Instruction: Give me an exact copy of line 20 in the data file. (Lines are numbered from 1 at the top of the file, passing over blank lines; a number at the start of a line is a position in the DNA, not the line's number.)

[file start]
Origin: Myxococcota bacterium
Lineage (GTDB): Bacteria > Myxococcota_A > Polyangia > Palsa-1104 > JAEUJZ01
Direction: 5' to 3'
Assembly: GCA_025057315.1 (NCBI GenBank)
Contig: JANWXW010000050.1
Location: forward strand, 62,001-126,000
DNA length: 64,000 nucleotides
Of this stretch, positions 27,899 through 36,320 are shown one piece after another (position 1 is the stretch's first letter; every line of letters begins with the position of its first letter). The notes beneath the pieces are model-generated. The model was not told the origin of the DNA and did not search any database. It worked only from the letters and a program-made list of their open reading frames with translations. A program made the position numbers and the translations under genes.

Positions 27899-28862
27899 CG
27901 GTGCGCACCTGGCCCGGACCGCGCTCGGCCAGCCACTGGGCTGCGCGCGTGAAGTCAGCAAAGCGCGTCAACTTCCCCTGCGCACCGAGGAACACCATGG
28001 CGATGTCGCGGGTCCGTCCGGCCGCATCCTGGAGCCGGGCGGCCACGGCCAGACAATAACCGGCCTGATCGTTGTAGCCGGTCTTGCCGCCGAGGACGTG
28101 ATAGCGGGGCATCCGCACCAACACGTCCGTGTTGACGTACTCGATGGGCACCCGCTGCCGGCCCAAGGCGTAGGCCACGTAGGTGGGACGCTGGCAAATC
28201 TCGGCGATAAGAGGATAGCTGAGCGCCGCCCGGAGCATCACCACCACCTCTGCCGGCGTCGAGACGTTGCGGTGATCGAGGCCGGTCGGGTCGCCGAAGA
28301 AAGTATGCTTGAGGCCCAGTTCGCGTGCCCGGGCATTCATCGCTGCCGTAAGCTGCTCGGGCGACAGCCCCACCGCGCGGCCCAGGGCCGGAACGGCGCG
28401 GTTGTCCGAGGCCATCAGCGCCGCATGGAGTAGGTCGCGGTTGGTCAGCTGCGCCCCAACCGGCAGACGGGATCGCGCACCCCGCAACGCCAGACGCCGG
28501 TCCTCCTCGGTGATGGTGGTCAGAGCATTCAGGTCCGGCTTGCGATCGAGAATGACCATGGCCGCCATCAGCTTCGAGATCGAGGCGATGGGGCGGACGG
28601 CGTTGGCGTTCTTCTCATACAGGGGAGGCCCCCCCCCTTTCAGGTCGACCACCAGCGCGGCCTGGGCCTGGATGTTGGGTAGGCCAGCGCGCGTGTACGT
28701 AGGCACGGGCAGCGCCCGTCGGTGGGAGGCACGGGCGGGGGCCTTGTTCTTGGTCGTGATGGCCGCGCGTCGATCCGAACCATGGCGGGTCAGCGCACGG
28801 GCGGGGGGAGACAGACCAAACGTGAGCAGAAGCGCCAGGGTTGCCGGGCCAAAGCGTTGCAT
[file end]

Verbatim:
28801 GCGGGGGGAGACAGACCAAACGTGAGCAGAAGCGCCAGGGTTGCCGGGCCAAAGCGTTGCAT